Before I speak further about Well’s art, just a note that some of the early tales in this book are quite heavy on the use of vernacular dialect, which – when done well – can illustrate the versatile skill of a writer, but can, alas, also sometimes put something of a screen between the reader and the tale being told. It is easier to become absorbed and drenched in the delicious dread and atmosphere of a spooky tale if you do not have to repeatedly reach for a dictionary or second-guess what is actually being said. However, these tales are important examples of the diversity of the folk horror tradition, and worthy of inclusion in such an anthology. There are only a couple of tales that do this, so for the casual reader or those entirely new to folk horror: do not be put off. As these stories occur early in the book, it would be advised perhaps not to read cover to cover but to dip in and out randomly, or even start at the last story and work widdershins back to the beginning. If, however, you do wish to read chronologically and do strain a little to engage with the earlier stories due to the linguistic unfamiliarity, do not let this put you off pursuing further with the book.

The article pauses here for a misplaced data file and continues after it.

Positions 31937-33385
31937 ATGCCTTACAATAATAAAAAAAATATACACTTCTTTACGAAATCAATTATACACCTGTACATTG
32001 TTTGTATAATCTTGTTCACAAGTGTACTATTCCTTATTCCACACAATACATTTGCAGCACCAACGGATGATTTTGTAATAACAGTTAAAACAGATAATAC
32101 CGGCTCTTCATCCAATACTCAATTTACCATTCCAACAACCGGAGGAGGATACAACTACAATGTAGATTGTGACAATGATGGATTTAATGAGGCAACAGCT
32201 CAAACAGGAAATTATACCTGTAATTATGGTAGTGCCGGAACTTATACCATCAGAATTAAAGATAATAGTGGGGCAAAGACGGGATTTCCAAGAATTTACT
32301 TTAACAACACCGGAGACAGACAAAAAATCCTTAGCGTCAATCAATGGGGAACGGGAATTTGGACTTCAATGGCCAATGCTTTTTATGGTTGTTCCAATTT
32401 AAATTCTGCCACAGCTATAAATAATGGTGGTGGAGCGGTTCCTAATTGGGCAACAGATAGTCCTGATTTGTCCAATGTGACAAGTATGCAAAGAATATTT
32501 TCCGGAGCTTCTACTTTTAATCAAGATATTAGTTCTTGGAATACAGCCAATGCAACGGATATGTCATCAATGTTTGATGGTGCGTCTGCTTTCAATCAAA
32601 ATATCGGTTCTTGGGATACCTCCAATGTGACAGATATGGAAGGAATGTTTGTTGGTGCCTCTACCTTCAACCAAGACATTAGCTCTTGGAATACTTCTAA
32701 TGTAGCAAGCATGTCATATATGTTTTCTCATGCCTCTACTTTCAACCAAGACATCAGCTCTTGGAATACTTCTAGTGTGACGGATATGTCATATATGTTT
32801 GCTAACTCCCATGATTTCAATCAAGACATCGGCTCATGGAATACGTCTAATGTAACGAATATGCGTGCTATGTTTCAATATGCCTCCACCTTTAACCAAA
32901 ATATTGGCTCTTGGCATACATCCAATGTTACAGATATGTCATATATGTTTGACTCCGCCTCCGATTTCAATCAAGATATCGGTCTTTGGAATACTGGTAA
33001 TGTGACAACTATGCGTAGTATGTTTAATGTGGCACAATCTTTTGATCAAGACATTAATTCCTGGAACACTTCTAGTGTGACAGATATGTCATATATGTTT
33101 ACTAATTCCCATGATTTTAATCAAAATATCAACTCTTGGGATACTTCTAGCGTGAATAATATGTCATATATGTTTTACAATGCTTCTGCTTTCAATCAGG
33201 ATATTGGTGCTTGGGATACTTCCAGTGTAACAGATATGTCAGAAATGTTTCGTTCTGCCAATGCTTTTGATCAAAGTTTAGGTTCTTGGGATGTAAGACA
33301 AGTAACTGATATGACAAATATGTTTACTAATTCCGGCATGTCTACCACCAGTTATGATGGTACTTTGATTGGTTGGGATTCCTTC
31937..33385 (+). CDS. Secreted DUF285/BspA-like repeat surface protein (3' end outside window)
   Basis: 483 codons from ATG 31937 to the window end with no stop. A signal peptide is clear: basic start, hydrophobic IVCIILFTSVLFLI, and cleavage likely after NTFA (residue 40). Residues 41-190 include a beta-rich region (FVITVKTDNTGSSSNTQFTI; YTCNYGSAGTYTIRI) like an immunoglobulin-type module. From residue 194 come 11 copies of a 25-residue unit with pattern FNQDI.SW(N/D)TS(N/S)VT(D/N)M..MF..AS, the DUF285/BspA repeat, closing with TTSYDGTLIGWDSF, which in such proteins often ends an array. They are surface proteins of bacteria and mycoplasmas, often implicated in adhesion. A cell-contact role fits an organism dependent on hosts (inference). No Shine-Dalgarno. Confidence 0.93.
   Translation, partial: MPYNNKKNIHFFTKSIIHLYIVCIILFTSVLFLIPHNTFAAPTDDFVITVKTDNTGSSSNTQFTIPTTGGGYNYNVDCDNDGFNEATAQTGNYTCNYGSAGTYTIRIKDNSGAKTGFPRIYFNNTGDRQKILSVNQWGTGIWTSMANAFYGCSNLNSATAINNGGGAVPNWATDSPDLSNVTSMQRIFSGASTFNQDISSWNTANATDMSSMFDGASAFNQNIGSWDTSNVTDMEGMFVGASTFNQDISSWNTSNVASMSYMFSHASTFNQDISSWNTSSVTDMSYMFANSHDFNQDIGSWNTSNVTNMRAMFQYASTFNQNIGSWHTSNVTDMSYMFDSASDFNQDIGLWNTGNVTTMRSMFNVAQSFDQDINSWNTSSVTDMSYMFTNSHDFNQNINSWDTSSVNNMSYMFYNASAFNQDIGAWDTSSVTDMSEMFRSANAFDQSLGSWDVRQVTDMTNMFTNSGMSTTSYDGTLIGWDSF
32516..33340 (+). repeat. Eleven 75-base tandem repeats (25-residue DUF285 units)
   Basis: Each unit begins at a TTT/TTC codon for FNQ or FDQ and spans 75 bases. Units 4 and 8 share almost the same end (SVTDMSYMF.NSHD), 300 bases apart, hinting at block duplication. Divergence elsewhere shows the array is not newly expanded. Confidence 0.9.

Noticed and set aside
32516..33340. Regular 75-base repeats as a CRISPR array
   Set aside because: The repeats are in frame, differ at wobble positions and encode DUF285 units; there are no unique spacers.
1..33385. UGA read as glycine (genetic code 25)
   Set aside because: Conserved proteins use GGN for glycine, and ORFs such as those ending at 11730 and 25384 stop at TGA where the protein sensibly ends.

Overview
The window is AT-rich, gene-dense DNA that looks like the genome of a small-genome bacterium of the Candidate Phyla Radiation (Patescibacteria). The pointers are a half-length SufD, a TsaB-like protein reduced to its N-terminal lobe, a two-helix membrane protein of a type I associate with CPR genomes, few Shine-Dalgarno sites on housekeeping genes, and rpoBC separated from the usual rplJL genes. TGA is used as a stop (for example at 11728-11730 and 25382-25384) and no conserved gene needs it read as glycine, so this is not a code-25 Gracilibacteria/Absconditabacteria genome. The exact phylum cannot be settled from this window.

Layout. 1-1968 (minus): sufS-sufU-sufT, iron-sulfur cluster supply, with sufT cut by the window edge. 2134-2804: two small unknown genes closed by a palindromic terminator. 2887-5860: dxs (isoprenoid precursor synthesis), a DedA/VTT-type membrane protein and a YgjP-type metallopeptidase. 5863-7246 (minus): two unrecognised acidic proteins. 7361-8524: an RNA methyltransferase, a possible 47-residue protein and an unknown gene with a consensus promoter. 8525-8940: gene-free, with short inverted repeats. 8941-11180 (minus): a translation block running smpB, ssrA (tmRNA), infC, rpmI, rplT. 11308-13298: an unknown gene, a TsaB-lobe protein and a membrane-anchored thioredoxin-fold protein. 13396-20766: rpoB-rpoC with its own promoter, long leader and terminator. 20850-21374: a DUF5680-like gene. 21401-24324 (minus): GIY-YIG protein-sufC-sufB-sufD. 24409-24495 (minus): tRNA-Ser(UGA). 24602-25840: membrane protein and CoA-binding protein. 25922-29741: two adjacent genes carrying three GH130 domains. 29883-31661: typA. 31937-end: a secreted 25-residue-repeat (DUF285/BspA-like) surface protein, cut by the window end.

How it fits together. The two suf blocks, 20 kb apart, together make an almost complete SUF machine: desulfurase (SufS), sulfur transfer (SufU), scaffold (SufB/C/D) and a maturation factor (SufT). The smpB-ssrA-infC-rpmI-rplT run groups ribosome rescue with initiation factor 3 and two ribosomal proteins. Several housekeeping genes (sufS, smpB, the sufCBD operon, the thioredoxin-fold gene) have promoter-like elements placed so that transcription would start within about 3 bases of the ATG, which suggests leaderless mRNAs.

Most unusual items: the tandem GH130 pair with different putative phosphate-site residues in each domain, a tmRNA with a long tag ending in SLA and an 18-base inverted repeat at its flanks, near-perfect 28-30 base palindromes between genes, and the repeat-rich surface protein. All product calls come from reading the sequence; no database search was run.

And what a book it is: a considerable and considered selection, and delivered handsomely. When I heard it was being crowd-funded I was a bit wary of what the quality would be like, but there’s no complaint here. It is solidly constructed and well presented. The subtle touch of adding an earthy red to some of the chapter openings is just a little thing, but I found it nice attention to detail. And the illustrations are superb. Sharply printed, and the old woodcut style suits the material. There is a quirkiness and humour to some which suits folk horror tales really well, yet – even so – the image for Robert Louis Stevenson’s ‘Thrawn Janet’ is rather disturbing (and also my favourite illustration in the book).
Among the writers included are some of my personal favourites – Algernon Blackwood, Shirley Jackson, Arthur Machen, and Robert Aickman – but it was great to read, alongside well-known writers such as M.R James (‘The Ash Tree’), Saki (‘The Music on the Hill’), Walter de la Mare (‘All Hallows’), and Thomas Hardy (whose ‘The Withered Arm’ is possibly a contender for my favourite story in the book) – tales previously unfamiliar to me, such as ‘The Sin-Eater’ by Fiona Macleod and ‘Cwm Garon’ by L.T.C. Holt.
The book includes a foreword by the author Benjamin Myers, amongst whose gritty novels The Gallows Pole has made an impression on many folk horror revivalist readers (and which has been adapted to screen by Shane Meadows and the BBC), and that’s another box ticked in its favour. So wicked witches, bad fairies, and the restless dead be damned, for those who are looking to fill up their folk horror fiction shelves, Damnable Tales is a must-have.